The name of Tsar Samoil can hardly be found in the Bulgarian Orthodox literature, but modern Bulgaria claims the Tsar as the “sole exclusive heir”.
He is often wrongly called Samuil, but inscriptions (like the one in Gorna Prespa) prove that the former ruler based on the fortress on Lake Ohrid was called Samoil. Nevertheless, academics, scientists and Bulgaria speak of Samuil. Of course, also because of the similarity of the well-known biblical name Samuel.
But the name of the tsar is not in focus here. Whether it was Samuil or Samoil – one fact is inevitably the decisive argument. Samoil could have been anything but not a Bulgarian. Today he is mostly referred to as such, also because he stretched out his hand to the crown of the Bulgarian Empire at that time, and ultimately wore it.
Is Tsar Samoil a Bulgarian?
There are several theories about the ethnic origin of Tsar Samoil. In addition to a possible Armenian origin, the theory of “Bulgarian origin” is mostly put on the table. We just explained why above, he wore the crown of the empire.
But the mere fact that one wears the crown of an empire does not ultimately provide any specific information about an ethnic origin. There are no direct reports from Samoil in this regard.
However, the theory that is probably closest and most likely is rarely mentioned: a Macedonian ancestry.
If there is no direct evidence, we can (or must) infer the origin from other available sources. An important source from this time would inevitably be the Bulgarian Orthodox Church, which was usually very close to a Bulgarian tsar. This is shown by examples of the Bulgarian tsars Boris, Simeon and Peter.
But not so with Samoil, because:
If today Bulgaria tries to claim Tsar Samoil as the exclusive heir, this was not the case “a few years ago”. Because, traditions about Samoil cannot be found in the Bulgarian Orthodox literature. And when something has been passed down about Samoil, it is usually “something reserved”.
This is due to the fact that the Bulgarian Church at that time did not have a great position in the Macedonian Empire of Samoil.
This is the conclusion reached by Dmitri Obolensky, from Cambridge University. In his 1948 work “The Bogomils“, Obolensky writes about Samoil on page 151:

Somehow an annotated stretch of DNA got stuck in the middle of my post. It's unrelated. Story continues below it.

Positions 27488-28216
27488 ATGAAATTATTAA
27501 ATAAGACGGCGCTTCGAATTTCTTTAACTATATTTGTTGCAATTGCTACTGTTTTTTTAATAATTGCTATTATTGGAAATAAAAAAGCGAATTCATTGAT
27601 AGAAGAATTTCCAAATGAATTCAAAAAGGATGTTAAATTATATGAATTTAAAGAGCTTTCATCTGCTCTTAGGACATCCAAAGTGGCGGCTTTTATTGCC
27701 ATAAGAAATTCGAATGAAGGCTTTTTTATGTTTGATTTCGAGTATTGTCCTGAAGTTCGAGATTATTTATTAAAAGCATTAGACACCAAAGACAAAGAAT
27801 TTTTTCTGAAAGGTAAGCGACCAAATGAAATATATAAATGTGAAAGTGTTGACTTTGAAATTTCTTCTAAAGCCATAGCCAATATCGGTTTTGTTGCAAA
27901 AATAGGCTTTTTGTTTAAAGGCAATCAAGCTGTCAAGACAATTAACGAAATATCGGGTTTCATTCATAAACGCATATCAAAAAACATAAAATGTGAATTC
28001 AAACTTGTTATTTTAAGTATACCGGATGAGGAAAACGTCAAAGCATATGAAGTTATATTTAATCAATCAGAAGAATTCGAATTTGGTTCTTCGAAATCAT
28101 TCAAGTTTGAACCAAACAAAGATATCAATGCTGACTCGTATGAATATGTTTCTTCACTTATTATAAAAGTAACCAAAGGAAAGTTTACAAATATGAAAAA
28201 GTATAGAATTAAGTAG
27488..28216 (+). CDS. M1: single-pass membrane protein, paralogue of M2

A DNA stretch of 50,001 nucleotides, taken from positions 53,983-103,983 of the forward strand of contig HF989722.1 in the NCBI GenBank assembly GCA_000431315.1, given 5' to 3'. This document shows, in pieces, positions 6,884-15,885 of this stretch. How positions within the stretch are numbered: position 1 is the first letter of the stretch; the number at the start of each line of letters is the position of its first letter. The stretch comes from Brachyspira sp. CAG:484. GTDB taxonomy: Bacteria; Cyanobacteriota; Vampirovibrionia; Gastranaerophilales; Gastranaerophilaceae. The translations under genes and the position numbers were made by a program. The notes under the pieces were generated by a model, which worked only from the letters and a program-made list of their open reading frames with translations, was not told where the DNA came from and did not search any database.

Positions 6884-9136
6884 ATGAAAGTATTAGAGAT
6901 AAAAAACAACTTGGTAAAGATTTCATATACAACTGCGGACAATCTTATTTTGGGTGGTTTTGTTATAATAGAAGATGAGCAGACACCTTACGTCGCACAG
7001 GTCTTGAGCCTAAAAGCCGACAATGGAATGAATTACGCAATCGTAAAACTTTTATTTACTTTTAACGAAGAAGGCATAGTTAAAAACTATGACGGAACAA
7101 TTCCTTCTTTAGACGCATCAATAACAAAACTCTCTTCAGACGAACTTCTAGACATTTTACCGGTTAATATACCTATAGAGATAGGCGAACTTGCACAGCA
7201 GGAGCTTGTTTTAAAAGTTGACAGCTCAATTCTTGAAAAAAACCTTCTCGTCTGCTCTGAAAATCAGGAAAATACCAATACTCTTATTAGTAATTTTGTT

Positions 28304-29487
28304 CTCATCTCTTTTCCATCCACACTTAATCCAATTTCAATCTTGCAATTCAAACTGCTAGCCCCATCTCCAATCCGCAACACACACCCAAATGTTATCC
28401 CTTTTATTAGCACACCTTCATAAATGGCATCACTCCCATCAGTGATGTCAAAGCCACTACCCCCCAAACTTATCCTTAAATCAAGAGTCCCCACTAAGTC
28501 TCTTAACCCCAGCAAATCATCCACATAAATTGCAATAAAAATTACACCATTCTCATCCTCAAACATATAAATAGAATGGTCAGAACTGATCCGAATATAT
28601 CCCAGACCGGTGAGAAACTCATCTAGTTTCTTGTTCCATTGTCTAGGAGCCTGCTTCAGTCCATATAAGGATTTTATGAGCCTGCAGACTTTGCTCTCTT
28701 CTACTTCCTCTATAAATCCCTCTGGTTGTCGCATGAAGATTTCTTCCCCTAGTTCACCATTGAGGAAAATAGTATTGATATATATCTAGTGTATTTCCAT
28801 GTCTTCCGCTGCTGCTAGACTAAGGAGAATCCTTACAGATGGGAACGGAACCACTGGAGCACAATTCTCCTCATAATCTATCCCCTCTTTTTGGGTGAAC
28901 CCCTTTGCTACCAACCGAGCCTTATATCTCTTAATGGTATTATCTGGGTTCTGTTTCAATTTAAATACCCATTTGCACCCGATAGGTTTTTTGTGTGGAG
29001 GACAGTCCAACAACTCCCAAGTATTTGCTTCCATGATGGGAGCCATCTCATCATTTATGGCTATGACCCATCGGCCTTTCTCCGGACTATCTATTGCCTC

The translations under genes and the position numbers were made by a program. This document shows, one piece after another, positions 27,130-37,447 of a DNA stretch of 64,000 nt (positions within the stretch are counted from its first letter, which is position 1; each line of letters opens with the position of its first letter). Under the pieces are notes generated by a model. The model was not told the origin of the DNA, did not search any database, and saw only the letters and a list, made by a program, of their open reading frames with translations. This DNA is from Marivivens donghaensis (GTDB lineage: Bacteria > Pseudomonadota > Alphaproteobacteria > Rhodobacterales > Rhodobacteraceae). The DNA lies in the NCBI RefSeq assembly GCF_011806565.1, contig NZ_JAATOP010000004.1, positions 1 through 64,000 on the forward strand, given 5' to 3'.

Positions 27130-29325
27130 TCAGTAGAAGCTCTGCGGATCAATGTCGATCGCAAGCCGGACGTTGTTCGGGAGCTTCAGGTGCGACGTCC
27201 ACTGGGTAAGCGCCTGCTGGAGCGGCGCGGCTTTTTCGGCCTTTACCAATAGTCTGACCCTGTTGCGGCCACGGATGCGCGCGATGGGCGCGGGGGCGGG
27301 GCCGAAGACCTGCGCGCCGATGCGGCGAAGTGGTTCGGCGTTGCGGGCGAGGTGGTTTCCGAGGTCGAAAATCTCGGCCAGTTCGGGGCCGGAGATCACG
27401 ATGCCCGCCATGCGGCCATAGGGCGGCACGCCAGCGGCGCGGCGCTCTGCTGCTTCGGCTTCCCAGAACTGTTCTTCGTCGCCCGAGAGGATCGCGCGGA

And yet in spite of this undeniable evidence, there remains attached to the name of Samuel a lingering suspicion of heterodoxy. It is significant that whereas the great Orthodox Tsar Boris, Symeon and Peter are frequently glorified in monuments of Bulgarian literature and have become the object of a national cult, Samuel’s name is almost entirely absent from Bulgarian Orthodox literature and is always surrounded by a veil of reserve. The explanation of this fact may well lie in the position of the Bulgarian Church in Samuels’s Macedonian Empire. By refusing to recognize the abolition of the old Bulgarian patriarchate, decreed by John Tzimisces, and by setting up a patriarch of his own, Samuel had severed all relations with the Oecumenical See. In the eyes of the Byzantine Church and state, he always remained a rebel. Within his own Empire Samuel was obliged to pursue a policy which was essentially nationalistic, both ecclesiastically and politically; to be successful this policy required the collaboration of all parties and Groups in Bulgaria in the pursuit of one aim, namely the destruction of the Byzantine power and of its domination over the Balkan Slavs. This collaboration, in its turn, presupposed a state of inner equilibrium, and it is understandable that Samuel could not afford to alienate the Bogomils, who at the time must have represented a notable proportion of his subjects. This probable toleration of the heretics for political motives may well have given rise to a popular legend associating the Tsar Samuel with Bogomilism.
The tenth-century sources do not explicitly show which region or regions of Bulgaria can be considered as the original home of the Bogomils sect. Nevertheless, from the combined evidence of geographical factors, of indirect historical data and of later sources, which must now be examined, it is possible to prove that the cradle and subsequent stronghold of Bogomilism in the Balkans was Macedonia.
Let us note two conclusions from the quote above:
- Samoil’s name is almost completely absent from Bulgarian Orthodox literature and is always surrounded by a “reserved veil”
- The empire of Tsar Samoil is defined as the Macedonian Empire
The latter is not an isolated case, in this post on our blog – Tsar Samoil’s empire was more Macedonian than Bulgarian – William Miller has the same opinion.
Source: The Bogomils, Dmitri Obolensky, p. 151.
You might be interested in our story taken from the Washington Times: Half of the Bulgarian population are Macedonians